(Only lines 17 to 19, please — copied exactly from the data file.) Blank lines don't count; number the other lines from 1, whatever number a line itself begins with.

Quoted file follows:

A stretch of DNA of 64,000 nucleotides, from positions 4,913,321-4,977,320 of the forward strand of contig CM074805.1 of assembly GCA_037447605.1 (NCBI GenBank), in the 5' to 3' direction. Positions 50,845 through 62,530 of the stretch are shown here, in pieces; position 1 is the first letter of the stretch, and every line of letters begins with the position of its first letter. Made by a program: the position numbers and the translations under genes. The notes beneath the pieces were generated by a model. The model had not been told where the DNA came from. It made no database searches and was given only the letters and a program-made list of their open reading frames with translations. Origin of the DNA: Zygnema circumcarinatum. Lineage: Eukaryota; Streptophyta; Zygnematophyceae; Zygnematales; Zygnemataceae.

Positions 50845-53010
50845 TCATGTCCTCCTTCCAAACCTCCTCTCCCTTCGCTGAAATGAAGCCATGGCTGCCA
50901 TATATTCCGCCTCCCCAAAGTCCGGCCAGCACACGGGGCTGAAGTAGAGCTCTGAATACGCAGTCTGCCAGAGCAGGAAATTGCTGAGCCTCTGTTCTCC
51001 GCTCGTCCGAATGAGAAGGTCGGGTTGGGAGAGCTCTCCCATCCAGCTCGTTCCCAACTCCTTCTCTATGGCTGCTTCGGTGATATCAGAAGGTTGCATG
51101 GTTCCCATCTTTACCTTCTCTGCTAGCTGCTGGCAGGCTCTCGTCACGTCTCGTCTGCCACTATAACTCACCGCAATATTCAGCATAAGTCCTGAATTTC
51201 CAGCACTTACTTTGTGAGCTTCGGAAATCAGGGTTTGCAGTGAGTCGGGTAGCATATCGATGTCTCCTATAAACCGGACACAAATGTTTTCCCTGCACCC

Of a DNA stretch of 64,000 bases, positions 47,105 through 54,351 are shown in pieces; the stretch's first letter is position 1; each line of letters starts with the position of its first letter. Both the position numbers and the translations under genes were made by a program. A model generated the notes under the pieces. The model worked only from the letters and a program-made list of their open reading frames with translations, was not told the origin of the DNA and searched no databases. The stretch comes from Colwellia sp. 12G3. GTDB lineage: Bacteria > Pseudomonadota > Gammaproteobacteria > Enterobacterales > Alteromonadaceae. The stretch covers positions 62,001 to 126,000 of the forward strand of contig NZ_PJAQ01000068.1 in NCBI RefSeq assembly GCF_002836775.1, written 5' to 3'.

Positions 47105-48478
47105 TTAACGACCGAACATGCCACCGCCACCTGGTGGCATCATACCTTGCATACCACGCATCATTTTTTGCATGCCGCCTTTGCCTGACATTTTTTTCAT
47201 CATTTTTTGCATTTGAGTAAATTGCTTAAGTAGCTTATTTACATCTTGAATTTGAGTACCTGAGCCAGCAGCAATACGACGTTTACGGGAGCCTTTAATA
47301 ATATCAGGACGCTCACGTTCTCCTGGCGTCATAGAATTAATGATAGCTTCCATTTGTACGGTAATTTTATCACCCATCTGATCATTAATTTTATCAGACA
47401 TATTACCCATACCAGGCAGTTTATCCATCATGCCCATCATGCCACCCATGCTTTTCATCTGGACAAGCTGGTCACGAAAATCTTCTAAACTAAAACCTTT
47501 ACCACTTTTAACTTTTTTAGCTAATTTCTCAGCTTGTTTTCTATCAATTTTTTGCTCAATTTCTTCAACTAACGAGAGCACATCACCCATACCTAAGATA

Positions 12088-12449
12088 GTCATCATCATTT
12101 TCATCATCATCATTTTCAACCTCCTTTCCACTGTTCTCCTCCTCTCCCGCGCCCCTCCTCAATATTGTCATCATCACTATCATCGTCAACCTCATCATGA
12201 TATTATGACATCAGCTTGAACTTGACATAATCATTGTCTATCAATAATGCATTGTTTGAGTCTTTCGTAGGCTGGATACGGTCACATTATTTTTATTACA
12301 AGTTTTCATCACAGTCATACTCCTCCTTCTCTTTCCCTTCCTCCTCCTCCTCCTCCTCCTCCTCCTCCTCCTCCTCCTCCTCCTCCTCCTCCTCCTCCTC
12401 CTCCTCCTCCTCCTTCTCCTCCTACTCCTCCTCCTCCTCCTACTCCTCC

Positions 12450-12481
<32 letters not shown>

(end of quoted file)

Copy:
12101 TCATCATCATCATTTTCAACCTCCTTTCCACTGTTCTCCTCCTCTCCCGCGCCCCTCCTCAATATTGTCATCATCACTATCATCGTCAACCTCATCATGA
12201 TATTATGACATCAGCTTGAACTTGACATAATCATTGTCTATCAATAATGCATTGTTTGAGTCTTTCGTAGGCTGGATACGGTCACATTATTTTTATTACA
12301 AGTTTTCATCACAGTCATACTCCTCCTTCTCTTTCCCTTCCTCCTCCTCCTCCTCCTCCTCCTCCTCCTCCTCCTCCTCCTCCTCCTCCTCCTCCTCCTC